Camp Washington-Carver will continue its new musical entertainment series, Sweets and Sounds, on Saturday, Oct. 6, with Dr. Ethel Caffie-Austin of Dunbar, West Virginia’s “First Lady of Gospel Music.” The one-hour concert will start at 7 p.m., and is followed by homemade desserts in the Great Chestnut Lodge. The series will continue on selected Saturdays through the end of October.
Born in Bluefield, Caffie-Austin grew up in a home steeped in African-American heritage and culture. Her father, David, was the son of a first generation slave and he planted the roots of the old songs and old ways of the Alabama indentured slave culture in Ethel as he shared his father’s experiences and his own.
Her musical talent was nurtured by her parents. She began playing piano at the age of six, started accompanying church services at nine and directed her first choir at age 11. At 14, Caffie-Austin was organizing and directing the first state choir in Southern West Virginia for the Churches of God in Christ.
Throughout her life, she has carried on a rich tradition of African-American gospel singing, piano playing and worship. She has taken her music and ministry into prisons, schools and government projects, and has performed at festivals across the country and in Africa and Europe.
Caffie-Austin also is in demand as a clinician and often presents gospel workshops in conjunction with the Vandalia Gathering in Charleston. She founded the Black Sacred Music Festival at West Virginia State University in Institute and has several recordings and an instructional videotape to her credit. She was the subject of a 1999 documentary film entitled “His Eye Is On The Sparrow” and a 1997 Goldenseal magazine article, “Hand-Clapping and Hallelujahs: A Visit with Ethel Caffie-Austin.”
Caffie-Austin graduated from West Virginia Institute of Technology with a bachelor of arts degree in language arts, taught for 30 years in public and private schools in Fayette and Kanawha counties, and received an honorary doctorate degree from Davis & Elkins College in Elkins. In 2006, she received the Vandalia Award, West Virginia’s highest folklife honor, from the West Virginia Division of Culture and History. She also was a two-year recipient of the Teagle Fellowship at Davis and Elkins College.
Reservations for the concert are recommended, but tickets also will be sold the evening of the performance. Tickets are $10 per person for the performance and dessert.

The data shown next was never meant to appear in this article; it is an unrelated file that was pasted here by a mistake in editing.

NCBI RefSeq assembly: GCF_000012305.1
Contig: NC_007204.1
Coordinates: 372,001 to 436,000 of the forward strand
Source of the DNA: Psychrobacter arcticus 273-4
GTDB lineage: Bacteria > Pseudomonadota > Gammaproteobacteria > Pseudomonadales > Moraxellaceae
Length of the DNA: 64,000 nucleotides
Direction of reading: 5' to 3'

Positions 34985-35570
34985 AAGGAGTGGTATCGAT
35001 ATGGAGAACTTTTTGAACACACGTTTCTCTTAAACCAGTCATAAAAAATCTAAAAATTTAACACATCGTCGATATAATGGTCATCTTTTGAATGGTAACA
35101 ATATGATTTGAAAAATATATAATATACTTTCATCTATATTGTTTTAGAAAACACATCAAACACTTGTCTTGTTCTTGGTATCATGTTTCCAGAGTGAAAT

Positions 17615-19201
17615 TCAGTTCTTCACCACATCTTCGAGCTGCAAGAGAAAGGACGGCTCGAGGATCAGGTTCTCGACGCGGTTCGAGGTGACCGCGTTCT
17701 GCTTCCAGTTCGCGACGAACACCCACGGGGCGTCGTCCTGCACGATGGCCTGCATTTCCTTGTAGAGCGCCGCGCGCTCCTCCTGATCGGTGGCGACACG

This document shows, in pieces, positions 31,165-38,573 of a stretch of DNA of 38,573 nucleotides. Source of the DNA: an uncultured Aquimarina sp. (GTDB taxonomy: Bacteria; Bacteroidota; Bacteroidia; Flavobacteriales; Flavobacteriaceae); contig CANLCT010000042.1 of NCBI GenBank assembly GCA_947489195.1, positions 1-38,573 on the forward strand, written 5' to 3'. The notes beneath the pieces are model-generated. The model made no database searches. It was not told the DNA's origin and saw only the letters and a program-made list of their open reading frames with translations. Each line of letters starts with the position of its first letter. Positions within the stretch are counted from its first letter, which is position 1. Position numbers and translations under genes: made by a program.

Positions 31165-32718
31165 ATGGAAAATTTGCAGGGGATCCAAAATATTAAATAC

For more information about the Sweets and Sounds musical entertainment series or to make reservations for the concert, call (304) 438-3005 or (304) 558-0220, ext. 171.
Sweets and Sounds will continue on Oct. 13, with Everett Lilly and the Lilly Mountaineers of the Beckley area who specialize in bluegrass, country, southern rock and gospel music. The series concludes on Oct. 27, with the Washington Street Strutters, a Lewisburg-based band that plays Dixieland, old-style pop, blues and popular songs from the 1920s and 1930s.
The West Virginia Division of Culture and History, an agency of the West Virginia Department of Education and the Arts, brings together the state’s past, present and future through programs and services in the areas of archives and history, the arts, historic preservation and museums. Its administrative offices are located at the Cultural Center in the State Capitol Complex in Charleston, which also houses the state archives and state museum. The Cultural Center is West Virginia’s official showcase for the arts. The agency also operates a network of museums and historic sites across the state. For more information about the Division’s programs, visit www.wvculture.org. The Division of Culture and History is an Equal Opportunity/Affirmative Action Employer.
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MEDIA NOTE: Download a high resolution version of the above photograph. She can be reached by phone at (304) 206-1646.